The crucial question was: how can you keep an eye on the enemy without endangering human lives with espionage assignments? Both the US Navy and Air Force had aspects of the current GPS system in place, including technology to launch and track guided missiles.

That is also why the invention of the GPS can hardly be attributed to one person, the reason that more scientists claim it.

Anyway, the Ministry of Defense organized the forces. The man best suited to coordinate those efforts on the civilian side was Ivan Getting, who had overseen missile production at the weapons manufacturer Raytheon since 1951.

He became the founder and first president of The Aerospace Corporation in 1960.

Over the years, the GPS project was sometimes pushed forward, sometimes backwards, sometimes it just came to a standstill. Because the lunar program took precedence, say, or because it gobbled up money, totaling $8.2 billion. That's how President Nixon brought it to a halt in 1969.

Ronald Reagan opened up the GPS for civilian use in 1983 after the downing of a Korean Boeing 747, giving the plan another boost. After the explosion of the space shuttle Challenger in 1986, doubts arose again about the usefulness of the shuttle and the GPS.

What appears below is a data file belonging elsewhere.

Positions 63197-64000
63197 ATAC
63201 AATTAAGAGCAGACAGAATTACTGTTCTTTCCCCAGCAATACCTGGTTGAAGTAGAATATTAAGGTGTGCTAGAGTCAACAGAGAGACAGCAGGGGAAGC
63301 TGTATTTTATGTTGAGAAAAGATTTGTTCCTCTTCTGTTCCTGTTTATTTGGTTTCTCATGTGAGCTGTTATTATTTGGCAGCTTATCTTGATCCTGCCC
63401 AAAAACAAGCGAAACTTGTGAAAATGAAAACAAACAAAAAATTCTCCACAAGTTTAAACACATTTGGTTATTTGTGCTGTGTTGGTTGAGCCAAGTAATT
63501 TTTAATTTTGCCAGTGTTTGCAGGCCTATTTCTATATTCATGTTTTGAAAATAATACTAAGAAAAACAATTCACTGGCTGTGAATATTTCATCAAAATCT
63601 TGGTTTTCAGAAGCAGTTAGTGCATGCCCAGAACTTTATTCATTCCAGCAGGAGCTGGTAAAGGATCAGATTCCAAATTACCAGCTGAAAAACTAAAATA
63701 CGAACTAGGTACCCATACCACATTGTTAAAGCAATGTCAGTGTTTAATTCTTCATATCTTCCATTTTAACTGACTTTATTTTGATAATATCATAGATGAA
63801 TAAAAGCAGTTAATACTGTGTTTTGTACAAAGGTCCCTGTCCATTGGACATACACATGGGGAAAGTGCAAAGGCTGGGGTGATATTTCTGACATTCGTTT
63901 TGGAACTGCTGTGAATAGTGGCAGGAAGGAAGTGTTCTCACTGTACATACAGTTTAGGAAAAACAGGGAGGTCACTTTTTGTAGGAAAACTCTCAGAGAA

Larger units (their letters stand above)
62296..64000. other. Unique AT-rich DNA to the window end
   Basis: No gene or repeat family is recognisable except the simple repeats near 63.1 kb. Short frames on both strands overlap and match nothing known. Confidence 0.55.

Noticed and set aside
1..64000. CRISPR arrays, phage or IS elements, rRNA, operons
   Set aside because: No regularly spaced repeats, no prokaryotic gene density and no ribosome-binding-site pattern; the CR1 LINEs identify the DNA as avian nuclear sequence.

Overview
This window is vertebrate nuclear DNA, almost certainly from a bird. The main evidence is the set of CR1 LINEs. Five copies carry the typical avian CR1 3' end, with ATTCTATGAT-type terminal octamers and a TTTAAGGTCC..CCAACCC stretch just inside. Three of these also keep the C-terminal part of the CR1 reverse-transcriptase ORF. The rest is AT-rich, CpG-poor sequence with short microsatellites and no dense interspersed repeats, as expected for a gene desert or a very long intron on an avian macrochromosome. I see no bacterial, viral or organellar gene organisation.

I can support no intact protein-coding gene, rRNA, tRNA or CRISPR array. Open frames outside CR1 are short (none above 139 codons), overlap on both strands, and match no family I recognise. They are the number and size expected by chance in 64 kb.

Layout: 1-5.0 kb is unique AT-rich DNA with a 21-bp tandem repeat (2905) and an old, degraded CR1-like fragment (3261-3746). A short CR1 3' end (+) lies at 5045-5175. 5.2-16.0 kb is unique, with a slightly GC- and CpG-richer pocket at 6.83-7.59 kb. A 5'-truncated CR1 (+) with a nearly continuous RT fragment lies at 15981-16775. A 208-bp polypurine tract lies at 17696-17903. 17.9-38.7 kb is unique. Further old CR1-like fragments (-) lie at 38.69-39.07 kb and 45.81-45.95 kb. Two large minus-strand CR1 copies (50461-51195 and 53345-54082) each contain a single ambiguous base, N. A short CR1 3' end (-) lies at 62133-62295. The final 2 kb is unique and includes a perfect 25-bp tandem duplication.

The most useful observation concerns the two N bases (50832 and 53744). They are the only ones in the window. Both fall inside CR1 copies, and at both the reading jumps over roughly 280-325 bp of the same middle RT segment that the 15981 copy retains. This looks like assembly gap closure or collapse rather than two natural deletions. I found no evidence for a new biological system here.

And that shuttle was needed to put the satellites into orbit. That is why it took from 1978 to 1994 – sixteen years – for the necessary satellites to be deployed.

The "military scientist" Ivan Getting, in whose head the idea had originated, remained the great advocate of the global navigation system through thick and thin, government after government, through thick and thin, long after his official retirement.

Ivan Getting was born in New York in 1912, the third son of Slovak immigrant Milan Getting.

During the First World War, his father was one of the top employees of the future Czechoslovak presidents Masaryk and Benes, who in those years prepared the establishment of the Czechoslovak Republic in the United States.

Milan Getting led the PR campaign for the foundation of Czechoslovakia in the US and from 1924-1932 he was head of the press office of the Czechoslovak embassy in Washington. Ivan Getting grew up in Pittsburgh, where his father later served as consul.

He was a brilliant student. In 1929 he was able to attend MIT, the renowned Massachusetts Institute of Technology, on a personal grant from Thomas Edison, who was still alive at the time.